I enjoyed reading the book, even with its occasionally slightly clunky style which persuades me he really did write it himself rather than filter it through a ghost writer. Favourite anecdote: Oldfield’s sister Sally, six years older than him, was best friends at university with a girl called Marianne Faithfull … What with one thing leading to another, young Michael aged 13 or 14 found himself playing guitar in a recording studio with his big sister and her friend and her friend’s famous boyfriend in the producer’s box. Thus, shortly after, he was able to tell a teacher at his school who was predicting a life of miserable unemployment unless he got a haircut and some decent O-levels under his belt: “I’ve just been in a recording studio with Mick Jagger and I’m going to be a musician.”
Richard Branson emerges mostly with credit. He wasn’t the one who spotted the potential of Tubular Bells but he was the one who drove the money-making process. Oldfield gradually came to understand that his motive remained (understandably) making a healthy profit for Virgin, which is how within a few years Virgin had moved from being the company that debuted with Tubular Bells to the company signing up all the nascent punk bands. Oldfield understands but is still a little nonplussed. Tubular Bells’ money-making potential for Virgin was helped considerably by the contract Branson foisted on its young, naive composer, giving him the lowest royalty rate possible, binding him to another 9 albums with Virgin and giving Virgin the rights to Tubular Bells for the next 35 years. Oldfield finally got it back in 2008.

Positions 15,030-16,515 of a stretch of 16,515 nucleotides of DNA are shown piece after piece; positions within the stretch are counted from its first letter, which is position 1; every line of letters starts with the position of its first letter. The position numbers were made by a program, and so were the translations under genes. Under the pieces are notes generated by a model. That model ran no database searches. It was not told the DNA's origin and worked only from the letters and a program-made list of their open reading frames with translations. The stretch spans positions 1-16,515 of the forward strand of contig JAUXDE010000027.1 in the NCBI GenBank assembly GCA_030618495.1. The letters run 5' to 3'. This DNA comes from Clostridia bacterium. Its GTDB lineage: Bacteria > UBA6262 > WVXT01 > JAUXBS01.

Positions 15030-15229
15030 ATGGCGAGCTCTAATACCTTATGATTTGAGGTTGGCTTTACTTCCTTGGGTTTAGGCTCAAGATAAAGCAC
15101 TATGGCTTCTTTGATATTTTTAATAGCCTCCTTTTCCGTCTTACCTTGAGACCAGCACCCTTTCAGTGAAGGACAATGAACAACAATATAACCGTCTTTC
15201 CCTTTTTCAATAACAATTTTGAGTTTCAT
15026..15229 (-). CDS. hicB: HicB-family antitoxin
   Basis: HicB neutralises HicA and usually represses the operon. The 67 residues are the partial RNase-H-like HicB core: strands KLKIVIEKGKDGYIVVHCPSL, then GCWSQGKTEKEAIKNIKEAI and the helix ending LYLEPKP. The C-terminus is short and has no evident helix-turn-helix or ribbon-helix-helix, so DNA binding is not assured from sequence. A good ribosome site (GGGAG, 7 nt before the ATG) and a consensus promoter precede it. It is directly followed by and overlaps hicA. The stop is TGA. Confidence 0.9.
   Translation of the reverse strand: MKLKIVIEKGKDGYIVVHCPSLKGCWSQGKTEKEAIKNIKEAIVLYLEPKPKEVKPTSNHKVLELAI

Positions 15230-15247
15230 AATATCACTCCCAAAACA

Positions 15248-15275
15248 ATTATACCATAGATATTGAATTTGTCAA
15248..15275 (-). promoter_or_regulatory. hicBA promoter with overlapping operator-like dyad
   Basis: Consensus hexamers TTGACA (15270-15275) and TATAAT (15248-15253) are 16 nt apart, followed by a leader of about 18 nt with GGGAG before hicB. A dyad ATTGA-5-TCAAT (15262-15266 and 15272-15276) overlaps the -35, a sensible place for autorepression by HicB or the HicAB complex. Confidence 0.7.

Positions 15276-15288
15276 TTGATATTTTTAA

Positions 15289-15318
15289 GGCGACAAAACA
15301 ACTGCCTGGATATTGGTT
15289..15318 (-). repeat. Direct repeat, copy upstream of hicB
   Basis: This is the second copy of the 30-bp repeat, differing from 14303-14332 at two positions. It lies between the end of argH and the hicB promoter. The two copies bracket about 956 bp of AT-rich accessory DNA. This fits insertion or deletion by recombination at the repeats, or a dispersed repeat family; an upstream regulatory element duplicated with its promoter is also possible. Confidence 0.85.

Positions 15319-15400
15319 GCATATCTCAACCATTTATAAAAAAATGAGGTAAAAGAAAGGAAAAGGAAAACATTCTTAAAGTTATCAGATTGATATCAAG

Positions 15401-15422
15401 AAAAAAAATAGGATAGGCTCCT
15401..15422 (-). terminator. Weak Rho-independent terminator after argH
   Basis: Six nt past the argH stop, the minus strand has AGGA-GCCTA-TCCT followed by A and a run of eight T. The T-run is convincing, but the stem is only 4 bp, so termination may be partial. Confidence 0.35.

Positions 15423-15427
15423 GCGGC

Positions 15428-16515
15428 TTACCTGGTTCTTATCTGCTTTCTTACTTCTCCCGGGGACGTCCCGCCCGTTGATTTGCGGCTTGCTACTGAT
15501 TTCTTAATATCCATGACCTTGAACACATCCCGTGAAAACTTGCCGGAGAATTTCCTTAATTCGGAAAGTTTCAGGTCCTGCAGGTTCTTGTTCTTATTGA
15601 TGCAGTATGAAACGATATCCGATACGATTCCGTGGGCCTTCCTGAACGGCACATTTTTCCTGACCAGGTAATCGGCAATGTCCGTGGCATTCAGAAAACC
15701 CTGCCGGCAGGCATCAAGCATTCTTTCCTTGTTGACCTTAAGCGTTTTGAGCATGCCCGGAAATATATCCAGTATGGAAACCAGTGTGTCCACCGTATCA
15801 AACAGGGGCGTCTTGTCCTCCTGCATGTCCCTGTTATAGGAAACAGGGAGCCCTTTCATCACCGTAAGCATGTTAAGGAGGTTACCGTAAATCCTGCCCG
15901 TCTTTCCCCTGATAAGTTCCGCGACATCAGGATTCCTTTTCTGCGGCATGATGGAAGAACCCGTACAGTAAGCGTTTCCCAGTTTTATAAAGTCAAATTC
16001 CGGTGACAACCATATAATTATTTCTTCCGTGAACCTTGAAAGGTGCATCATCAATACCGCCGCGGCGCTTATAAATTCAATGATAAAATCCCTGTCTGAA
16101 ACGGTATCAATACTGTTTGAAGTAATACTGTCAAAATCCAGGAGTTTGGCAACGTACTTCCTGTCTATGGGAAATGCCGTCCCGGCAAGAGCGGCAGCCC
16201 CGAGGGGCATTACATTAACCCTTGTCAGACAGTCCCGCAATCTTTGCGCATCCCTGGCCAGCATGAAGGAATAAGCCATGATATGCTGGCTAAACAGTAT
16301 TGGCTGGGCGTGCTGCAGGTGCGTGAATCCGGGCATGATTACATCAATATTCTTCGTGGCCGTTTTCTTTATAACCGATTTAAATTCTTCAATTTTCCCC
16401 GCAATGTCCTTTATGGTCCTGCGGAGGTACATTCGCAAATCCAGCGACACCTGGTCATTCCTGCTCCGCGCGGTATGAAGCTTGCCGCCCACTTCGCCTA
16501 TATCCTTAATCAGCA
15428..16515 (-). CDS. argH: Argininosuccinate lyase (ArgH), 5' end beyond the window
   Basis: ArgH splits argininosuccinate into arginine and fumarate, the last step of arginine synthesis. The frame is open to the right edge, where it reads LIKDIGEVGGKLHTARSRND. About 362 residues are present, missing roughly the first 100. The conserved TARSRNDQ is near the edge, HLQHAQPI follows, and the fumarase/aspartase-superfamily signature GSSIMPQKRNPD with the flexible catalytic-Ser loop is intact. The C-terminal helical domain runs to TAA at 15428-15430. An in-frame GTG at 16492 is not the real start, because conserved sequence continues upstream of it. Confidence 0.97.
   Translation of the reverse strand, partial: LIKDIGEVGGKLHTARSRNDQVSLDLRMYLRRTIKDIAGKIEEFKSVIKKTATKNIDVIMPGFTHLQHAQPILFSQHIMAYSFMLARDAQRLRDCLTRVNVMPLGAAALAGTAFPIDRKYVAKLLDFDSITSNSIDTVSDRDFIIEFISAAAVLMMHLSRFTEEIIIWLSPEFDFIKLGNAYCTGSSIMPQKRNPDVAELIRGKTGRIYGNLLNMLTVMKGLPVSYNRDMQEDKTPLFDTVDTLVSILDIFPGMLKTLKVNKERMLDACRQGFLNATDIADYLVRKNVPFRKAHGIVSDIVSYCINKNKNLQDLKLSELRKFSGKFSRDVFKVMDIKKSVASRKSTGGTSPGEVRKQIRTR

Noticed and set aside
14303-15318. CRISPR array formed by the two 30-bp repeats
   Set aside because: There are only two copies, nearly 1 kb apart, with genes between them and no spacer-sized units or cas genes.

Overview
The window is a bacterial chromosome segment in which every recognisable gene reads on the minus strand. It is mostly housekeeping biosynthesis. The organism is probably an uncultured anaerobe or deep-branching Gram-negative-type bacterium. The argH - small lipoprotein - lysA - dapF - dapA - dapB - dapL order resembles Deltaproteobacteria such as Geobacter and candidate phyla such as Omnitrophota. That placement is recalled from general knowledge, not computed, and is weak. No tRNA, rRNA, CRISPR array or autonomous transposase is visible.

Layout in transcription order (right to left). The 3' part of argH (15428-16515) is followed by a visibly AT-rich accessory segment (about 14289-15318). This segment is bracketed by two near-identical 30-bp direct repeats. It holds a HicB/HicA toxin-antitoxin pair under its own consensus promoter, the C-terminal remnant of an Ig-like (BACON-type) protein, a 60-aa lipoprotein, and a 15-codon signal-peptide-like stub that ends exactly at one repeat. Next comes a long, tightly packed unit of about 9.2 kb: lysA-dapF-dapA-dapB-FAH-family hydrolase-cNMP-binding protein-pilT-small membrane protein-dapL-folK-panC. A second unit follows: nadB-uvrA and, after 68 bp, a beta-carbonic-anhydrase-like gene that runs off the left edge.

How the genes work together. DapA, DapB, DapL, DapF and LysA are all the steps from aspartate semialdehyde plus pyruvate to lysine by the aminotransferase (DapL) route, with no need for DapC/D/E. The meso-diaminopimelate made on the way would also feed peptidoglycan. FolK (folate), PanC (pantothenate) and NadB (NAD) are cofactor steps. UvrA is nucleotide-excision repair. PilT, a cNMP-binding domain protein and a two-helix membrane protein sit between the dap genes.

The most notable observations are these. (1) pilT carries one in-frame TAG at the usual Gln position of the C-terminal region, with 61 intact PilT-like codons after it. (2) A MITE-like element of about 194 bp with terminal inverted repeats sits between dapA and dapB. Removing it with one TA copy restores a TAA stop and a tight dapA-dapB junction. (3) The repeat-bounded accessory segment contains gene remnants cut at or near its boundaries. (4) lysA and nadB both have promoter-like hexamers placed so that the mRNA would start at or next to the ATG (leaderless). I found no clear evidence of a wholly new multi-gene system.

There’s a parallel universe where Moonlight Shadow still has the lyrics Hazel O’Connor wrote for it, rather than the ones Oldfield dragged out of himself with the help of a rhyming dictionary, a bottle of wine and an all-night writing session. It would make interesting listening. The success of that song gave Richard Branson ammunition to encourage Oldfield to write more and more songs, and less and less instrumental stuff: the logical conclusion was his album Earth Moving, which is all songs, and barring a couple of tracks really is the most forgettable item in his output. Oldfield hit back with the mighty Amarok – nothing that could remotely be made into a single, every instrument under the sun, Zulu choir and Maggie Thatcher (impersonated, in the last couple of minutes) all thrown together into a glorious hour-long mix. And when he finally broke free from Virgin, the result was Tubular Bells II which was and is a work of genius.
He didn’t always enjoy the process of re-identifying himself as a musician, with its loss of control and whiff of compromise, but it’s what makes him a pro rather than a talented amateur. And face it, when even the work you don’t particularly enjoy leads you to live outside the UK for a year for tax reasons, there are compensations.
I’m sure I can learn from this with my own approach to writing. Now I just need to work out how … I probably won’t get the tax problem and I doubt my wealth will be indirectly funding innovative ventures into space. But you take what you can get.